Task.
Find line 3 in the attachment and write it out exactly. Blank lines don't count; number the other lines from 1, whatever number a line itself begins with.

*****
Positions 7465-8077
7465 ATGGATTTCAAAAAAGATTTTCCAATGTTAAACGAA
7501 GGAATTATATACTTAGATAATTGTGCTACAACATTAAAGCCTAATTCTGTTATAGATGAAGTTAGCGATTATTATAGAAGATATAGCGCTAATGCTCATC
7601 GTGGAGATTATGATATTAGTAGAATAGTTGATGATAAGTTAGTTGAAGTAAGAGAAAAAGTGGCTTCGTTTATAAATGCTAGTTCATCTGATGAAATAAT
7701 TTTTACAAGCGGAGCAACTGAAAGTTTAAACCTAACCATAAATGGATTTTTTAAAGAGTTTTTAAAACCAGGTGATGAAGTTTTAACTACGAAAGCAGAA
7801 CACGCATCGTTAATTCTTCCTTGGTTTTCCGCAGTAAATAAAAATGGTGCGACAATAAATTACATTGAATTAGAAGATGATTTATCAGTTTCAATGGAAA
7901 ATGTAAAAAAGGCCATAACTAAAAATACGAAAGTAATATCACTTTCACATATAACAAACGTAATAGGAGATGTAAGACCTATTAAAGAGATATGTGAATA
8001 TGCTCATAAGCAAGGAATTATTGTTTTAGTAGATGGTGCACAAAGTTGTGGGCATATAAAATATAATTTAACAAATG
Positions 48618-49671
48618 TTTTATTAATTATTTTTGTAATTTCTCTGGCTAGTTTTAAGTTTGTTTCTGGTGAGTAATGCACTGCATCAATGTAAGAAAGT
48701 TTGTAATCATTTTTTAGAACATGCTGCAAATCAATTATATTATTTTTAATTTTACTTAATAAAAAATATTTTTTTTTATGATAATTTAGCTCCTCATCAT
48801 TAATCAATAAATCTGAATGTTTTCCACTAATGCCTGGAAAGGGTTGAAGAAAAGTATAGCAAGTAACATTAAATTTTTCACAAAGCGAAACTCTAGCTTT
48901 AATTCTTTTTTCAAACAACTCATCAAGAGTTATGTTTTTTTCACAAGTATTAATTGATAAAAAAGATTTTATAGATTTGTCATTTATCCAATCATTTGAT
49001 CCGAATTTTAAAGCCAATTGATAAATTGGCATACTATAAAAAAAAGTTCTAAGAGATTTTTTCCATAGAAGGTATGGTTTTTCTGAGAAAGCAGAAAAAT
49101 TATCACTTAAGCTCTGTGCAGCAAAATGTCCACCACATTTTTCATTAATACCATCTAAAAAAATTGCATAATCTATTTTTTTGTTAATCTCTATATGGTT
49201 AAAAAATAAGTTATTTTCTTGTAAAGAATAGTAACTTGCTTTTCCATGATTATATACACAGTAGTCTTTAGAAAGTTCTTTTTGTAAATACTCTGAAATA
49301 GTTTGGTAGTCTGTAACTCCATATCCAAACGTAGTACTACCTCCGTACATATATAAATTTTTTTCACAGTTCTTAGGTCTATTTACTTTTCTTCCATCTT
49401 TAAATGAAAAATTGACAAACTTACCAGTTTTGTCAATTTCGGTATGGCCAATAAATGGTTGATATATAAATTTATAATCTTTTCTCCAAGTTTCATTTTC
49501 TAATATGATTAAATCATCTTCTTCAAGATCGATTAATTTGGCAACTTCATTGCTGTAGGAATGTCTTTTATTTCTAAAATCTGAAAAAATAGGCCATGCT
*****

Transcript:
7501 GGAATTATATACTTAGATAATTGTGCTACAACATTAAAGCCTAATTCTGTTATAGATGAAGTTAGCGATTATTATAGAAGATATAGCGCTAATGCTCATC